With the hugely increased demand for ventilators and other equipment over the last few weeks, we’ve seen the important role that medical technology plays in patient care.
Many people working in engineering have responded to the ongoing crisis by adapting their existing skills and equipment to help fight COVID-19. But who are these Biomedical Engineers, and what do they do?
What do Biomedical Engineers do?
The role of a Biomedical Engineer includes designing biomedical equipment and devices to aid the recovery or improve the health of individuals. This can include internal devices, such as stents or artificial organs, or external devices, such as braces and supports (orthotics). It can also include creating and adapting medical equipment. It’s a role that requires excellent knowledge of computing, biology and engineering, an inventive nature, and good problem solving skills.
Adapting to help the NHS
Biomedical Engineers from a range of industry backgrounds have been putting their normal tasks to one side to build ventilators and PPE (personal protection equipment) to help the NHS care for the increasing numbers of patients in Intensive Care Units with COVID-19.
They are using their ingenuity to make the items that are so desperately needed. Many are using reverse engineering techniques to help them to deconstruct items and their parts to help them better understand the make-up of the equipment and the optimum methods needed to recreate them. This process would normally take many months, but the challenge now is to shorten this time frame as much as possible. Items are needed within days or weeks, so they are working to safely speed up the production and testing process, to ensure that equipment is distributed quickly, while still meeting high health and safety requirements such as sterilisation measures set out by the Medicines and Healthcare Products Regulatory Agency (MHRA).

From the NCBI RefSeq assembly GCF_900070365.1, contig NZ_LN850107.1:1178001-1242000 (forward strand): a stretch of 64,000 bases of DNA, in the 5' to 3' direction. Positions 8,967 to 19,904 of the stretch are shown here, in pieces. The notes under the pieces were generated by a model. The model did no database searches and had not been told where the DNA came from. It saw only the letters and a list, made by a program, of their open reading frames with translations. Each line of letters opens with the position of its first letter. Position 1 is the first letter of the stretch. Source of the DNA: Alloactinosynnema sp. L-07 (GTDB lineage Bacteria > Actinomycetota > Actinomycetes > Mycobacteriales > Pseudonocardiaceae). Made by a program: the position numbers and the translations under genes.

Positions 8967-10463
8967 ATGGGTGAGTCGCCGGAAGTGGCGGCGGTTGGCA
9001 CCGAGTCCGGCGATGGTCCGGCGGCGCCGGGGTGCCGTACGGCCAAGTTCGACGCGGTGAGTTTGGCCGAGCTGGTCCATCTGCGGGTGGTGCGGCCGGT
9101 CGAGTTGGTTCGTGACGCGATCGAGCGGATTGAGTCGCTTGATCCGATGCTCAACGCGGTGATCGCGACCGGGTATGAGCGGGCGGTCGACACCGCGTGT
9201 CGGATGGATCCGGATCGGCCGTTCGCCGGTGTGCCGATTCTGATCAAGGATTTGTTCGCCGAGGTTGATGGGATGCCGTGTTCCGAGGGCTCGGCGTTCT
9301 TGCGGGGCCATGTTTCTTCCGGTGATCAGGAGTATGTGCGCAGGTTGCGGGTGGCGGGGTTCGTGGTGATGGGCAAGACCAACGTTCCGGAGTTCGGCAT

One of the many processes used in manufacturing is 3D printing. This is a useful tool for engineers, as it allows them to make copies of precise items several times over. In response to the COVID-19 outbreak, many small companies or individuals with access to 3D printers are doing their part to produce additional face masks and visors for healthcare workers, and those working in close proximity to other people.
Airbus, Apple, Babcock, Dyson, Mercedes Formula 1, Tesla and Vauxhall are just some of the big name companies that are currently helping bridge the gap in supply, and some are following specifications provided by the Government to make the process as efficient as possible.
An exciting profession
This pandemic has helped to highlight some of the unseen professions that help to make our health service work, and show the positive impact that Biomedical Engineering in particular can have on people’s lives.
As our Visiting Lecturer in Biomedical Engineering, Ian Chell, commented, “The recent Covid-19 events will change the face of Biomedical Engineering. Now, when you tell people you are learning about Biomedical Engineering, everybody will be able to relate to what you do as you fix the life-saving ventilators. Biomedical Engineering has suddenly become the most important engineering discipline in the world.”
Explore the opportunities
There's a variety of roles and specialisms within Biomedical Engineering so you can work in an area that really interests you.